I've always tried to keep abreast of new amplifiers and speakers to get the best sound possible. I currently use Acoustic Image amps with either a Raezer's Edge or Daedalus cabinet. I also use the Roland VG-88 modeling device to get other, non-traditional jazz sounds. I've never liked old tube amps, which are the favorite of so many people - noisy, heavy and easy to break. I don't particularly like the tone, except in an overdriven loud setting, which is not my thing usually.

    SV: What musical instruments other than guitar do you play and/or use in recording or composing?

    CW: I sometimes use my odd little "kotoloa", banjo for Dixieland gigs, and a keyboard as an input device for composing.

    SV: In your publicity, it says, as a composer, you combine all your influences with a thoughtful “third stream” approach. I have seen “third stream” used to refer to a fusion of jazz and classical music, but I was curious what it means as applied to you as a composer?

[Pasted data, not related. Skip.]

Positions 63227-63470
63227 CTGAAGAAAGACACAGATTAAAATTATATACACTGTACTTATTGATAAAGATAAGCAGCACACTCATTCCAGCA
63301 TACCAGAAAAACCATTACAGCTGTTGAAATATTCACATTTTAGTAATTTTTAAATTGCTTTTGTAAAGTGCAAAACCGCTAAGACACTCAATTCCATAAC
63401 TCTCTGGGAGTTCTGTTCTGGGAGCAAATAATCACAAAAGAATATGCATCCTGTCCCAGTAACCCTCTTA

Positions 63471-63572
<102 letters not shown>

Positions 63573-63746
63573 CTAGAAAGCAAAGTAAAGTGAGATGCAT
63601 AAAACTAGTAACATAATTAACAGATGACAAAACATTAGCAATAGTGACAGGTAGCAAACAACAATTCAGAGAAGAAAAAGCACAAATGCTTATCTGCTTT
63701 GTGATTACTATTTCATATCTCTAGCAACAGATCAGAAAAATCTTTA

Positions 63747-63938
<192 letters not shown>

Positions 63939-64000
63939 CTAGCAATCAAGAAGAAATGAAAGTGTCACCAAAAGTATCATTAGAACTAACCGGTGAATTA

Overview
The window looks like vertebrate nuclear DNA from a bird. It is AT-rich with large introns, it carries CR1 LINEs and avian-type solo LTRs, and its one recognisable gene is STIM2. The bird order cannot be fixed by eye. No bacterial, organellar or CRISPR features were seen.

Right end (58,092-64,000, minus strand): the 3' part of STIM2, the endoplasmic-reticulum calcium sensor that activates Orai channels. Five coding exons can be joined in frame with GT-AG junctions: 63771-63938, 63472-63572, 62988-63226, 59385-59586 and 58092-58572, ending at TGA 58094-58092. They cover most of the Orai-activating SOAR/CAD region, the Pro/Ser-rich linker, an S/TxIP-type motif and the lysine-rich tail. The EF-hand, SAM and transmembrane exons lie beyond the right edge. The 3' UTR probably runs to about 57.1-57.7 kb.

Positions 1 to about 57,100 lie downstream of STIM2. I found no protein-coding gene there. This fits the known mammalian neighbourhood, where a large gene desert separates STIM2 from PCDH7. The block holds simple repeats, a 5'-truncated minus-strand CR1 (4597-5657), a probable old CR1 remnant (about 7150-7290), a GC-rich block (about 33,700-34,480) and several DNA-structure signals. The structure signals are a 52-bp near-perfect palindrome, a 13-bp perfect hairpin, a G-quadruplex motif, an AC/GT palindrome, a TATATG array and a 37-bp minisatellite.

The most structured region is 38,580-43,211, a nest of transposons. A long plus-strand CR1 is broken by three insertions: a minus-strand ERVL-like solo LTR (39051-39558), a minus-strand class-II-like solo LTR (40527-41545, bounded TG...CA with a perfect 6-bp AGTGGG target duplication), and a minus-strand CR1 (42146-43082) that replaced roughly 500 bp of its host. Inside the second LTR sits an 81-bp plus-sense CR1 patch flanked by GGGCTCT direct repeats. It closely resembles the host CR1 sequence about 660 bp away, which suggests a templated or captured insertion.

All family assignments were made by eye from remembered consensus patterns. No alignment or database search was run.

CW: Just that - a fusion of Baroque counterpoint and modern jazz, with whatever else thrown in. I dislike the term "third stream," so if you can think of a simple description for my stuff, PLEASE tell me asap!

    SV: You studied jazz guitar with jazz guitar legend Jim Hall, who has recorded nearly 30 albums under his own name, and who worked with such jazz titans as Chico Hamilton, Jimmy Guiffre, Ella Fitzgerald, Sonny Rollins, Bill Evans, and Ron Carter, just to name a few. Pat Metheny referred to Jim Hall as “the father of jazz guitar…who reinvented what the guitar could be as a jazz instrument.” My questions are: (A) How did you come to have the opportunity to study jazz guitar with Jim Hall? (B) What was Jim like as a person and as a teacher? (C) What did you learn from Jim or how did he change your approaches to or techniques of playing jazz guitar or musicianship in general?

    CW: I had a friend who somehow got his number, and I called. I had to be interviewed by his wife, Jane, and I guess I passed the audition.